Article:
The Chairperson requested the representative from the National Treasury to give the position of the National Treasury on the situation and what could be done to assist the department. Before the present DG was appointed, the National Treasury had seconded an official to assist with the department but that person was “chucked” out. This meant that the department that was simply refusing to cooperate. He asked National Treasury to explain what it was doing to help the department and what was going to happen with the over expenditure.
Mr George Tembo, National Treasury Director of Public Finance, explained what the National Treasury had done to deal with the over expenditure by the DWCPD. The NT had held meetings with the accounting officer to alert DWCPD to what the NT had observed that the department was going to overspend. An understanding was reached that the DWCPD was going to spend within the budget. As of now, the department was not spending within the budget thus Public Finance and the Office of the Accountant General within the National Treasury were working together to understand the underlying factors behind the expenditure problem. The NT was going to recommend measures that were going to be put in place to help the DWCPD. The engagement with the department had started and the legal services of the NT were also at work as they might be some legal measures that may be proposed.
The Chairperson said that there were not only financial issues but the HR concerns were also very crucial.
The Chairperson sharply rebuked Mr Shiviti for shaking his head in denial of the fact that there were HR concerns. The report was signed-off by the DG and was therefore agreed to by the department. The Chairperson said that if the DG was present, the engagement would have been more meaningful as she was the one who signed-off the report. In that regard, the Public Finance Management Act provided in Chapter 7, Clause 64(3), that executive authority must delegate authority and power in writing.
Ms L Yengeni (ANC) said that of all the departments that the Committee had met with, there had been different challenges but the problems of the DWCPD were very serious and unique. She insisted that the DG should be compelled to appear before the Committee so that the discussions could be more meaningful. She expressed her sympathy for the ill-health of the DG but said that the department had to continue functioning. If the DG was unable to carry out her duties, the department needed someone who could assist her on a full-time basis. Just like the presentation from the DWCPD, everything about the department was disorderly and unacceptable. It may be true that the allocated budget was insufficient but it was over expenditure caused by spending not on the core functions but on administration, compensation and travelling costs.
Ms Yengeni asked the National Treasury to further explain what they meant by “underlying factors” that they were looking for in the department. Did they have an idea of such causes? What were they suspecting besides what they had seen?
The Chairperson added that besides the employees who were employed outside the approved framework, the DWCPD still continued to engage the services of consultants. This meant that experts were paid to do the work of employees who lacked capacity yet the DWCPD continued to pay these employees.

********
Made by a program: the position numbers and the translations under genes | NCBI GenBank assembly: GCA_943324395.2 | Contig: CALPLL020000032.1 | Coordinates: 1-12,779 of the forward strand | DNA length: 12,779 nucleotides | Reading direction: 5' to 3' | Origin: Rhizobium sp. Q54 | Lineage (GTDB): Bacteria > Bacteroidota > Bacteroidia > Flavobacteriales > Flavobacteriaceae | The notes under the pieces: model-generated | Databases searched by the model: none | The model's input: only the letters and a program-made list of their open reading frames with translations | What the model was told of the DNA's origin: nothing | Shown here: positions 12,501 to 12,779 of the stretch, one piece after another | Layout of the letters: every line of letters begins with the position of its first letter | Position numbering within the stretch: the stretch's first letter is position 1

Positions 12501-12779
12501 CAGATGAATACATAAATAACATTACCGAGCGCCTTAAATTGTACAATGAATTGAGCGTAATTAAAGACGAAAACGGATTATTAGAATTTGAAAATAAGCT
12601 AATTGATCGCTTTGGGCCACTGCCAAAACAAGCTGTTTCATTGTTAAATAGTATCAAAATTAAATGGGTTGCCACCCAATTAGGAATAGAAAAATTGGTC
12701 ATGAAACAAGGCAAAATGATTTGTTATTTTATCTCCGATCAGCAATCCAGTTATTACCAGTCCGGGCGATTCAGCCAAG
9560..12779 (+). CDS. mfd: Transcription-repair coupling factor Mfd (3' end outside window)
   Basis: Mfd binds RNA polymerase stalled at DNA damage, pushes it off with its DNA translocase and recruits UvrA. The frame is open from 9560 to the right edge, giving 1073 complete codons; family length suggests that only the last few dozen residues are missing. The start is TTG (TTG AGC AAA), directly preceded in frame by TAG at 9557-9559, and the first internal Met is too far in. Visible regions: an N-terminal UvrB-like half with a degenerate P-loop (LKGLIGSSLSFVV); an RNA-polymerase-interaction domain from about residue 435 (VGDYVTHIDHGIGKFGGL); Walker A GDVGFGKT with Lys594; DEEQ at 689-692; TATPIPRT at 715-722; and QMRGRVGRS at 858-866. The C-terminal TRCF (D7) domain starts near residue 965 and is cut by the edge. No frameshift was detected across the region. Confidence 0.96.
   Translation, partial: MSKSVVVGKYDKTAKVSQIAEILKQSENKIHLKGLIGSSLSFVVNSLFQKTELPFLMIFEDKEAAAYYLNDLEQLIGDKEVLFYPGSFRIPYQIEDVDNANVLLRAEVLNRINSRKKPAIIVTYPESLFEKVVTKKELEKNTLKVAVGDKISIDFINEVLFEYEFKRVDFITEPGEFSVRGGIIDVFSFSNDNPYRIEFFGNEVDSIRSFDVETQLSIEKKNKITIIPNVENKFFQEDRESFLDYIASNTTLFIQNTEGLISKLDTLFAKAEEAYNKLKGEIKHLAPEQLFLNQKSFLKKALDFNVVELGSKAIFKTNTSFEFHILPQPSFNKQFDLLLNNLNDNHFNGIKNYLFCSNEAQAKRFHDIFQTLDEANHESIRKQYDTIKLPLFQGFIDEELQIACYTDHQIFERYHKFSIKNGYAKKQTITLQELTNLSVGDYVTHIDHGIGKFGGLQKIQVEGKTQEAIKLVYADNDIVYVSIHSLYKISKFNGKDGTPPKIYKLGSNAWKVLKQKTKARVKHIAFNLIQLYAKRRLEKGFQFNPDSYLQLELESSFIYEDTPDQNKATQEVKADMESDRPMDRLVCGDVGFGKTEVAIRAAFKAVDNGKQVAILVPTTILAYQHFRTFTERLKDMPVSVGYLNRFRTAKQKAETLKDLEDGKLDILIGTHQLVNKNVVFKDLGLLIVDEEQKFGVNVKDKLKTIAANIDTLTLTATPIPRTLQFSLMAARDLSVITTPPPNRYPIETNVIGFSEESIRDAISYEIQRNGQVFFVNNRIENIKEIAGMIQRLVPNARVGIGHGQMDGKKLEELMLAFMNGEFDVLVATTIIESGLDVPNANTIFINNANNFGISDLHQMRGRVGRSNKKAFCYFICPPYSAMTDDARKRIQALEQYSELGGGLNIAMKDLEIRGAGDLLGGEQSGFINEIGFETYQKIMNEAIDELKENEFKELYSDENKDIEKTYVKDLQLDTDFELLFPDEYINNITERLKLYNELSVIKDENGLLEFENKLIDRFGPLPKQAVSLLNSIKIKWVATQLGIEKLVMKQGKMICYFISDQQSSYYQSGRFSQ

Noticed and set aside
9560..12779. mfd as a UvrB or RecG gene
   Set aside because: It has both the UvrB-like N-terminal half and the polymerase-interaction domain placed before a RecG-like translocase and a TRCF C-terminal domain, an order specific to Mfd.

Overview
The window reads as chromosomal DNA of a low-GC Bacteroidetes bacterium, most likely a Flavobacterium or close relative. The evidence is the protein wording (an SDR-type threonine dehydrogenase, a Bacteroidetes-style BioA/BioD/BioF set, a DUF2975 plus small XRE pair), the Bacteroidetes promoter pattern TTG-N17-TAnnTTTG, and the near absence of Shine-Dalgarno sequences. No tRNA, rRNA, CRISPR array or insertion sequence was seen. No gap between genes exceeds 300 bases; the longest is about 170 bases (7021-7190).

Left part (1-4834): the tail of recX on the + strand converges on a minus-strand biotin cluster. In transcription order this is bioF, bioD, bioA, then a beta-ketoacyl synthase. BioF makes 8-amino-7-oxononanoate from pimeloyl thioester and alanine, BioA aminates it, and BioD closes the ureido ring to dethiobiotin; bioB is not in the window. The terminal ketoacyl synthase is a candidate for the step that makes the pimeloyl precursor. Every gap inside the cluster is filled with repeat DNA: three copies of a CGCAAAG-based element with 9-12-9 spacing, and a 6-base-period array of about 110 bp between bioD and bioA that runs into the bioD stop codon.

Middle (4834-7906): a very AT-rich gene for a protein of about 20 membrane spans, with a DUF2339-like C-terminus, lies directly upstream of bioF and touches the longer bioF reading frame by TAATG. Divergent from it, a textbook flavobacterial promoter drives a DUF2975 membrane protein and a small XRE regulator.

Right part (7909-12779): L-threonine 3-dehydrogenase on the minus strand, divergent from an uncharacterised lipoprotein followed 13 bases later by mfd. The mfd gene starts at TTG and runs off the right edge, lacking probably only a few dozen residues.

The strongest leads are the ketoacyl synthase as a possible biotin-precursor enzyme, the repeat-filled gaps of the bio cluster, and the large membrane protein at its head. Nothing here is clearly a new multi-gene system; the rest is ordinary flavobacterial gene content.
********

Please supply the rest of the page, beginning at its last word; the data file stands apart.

Mr Tembo said that the National Treasury was going to go into the actual specifics of the appointments which took place, the financial management systems that were used to make these systems and the extent to which decisions were made deliberately or unknowingly to make appointments and expenditures outside the budget. He said the NT was going to check whether it was a question of lack of understanding of the law, or willful deviation from the law. For each of these checks, the NT was sure that there were going to be discoveries. The NT was therefore going to get deeper into the actual arrangements that had put the DWCPD into the expenditure situation it was in.
Ms Yengeni asked that the NT should give a specific deadline. All the work which was promised was definitely meaningless if specific deadlines were not attached. She suggested that before the Committee met with the DWCPD again, National Treasury must have given its report and findings.
Ms Mashigo appealed to the DWCPD and the National Treasury that they should not put the Committee in a position that will leave the Members feeling guilty. The Members were the representatives of the public which needed responses as to the performance of the departments on their core functions. The Committee was assigned by law to appropriate so it was not right for the members to permit actions which did not benefit the public. It was unacceptable the budget of the department was not spent on women, children and people with disabilities but on traveling and compensation. The report of the NT must therefore come in so that the Committee could meet with the DWCPD before the appropriation debate in June.
Mr M Swart (DA) said that expenditure of that nature was considered as wasteful expenditure and must be taken off the budget of the next year. The DWCPD was going to start off with a shortage. This situation was going to continue unless something was done to remedy the situation. There were no results from the side of the Department.
The Chairperson told the DWCPD delegation that the department was not created for the sake of having another department. It was because there was an objective that the government wanted to achieve. It was however sad that the DWCPD was allocating over 60% of its budget to administration. That was unacceptable. There was the serious need for a turnaround. He agreed with Members that the NT must submit their plan of action with a reasonable deadline to the Committee. The Chairperson asked for a last word from the DWCPD delegation.
Mr Toni said that the DWCPD would make sure that the issues raised would be dealt with effectively. He agreed that the department will engage with NT in turning around the department. He rendered an apology on behalf of the department for the lapses and defaults observed and also expressed remorse for any acts of misconduct by any of the delegates during the meeting. He said that the Minister had approved his acting status in writing and the department was going to communicate same to the Committee. He committed to make a follow up on the information requested and promised that the Committee was going to have this information forwarded to them.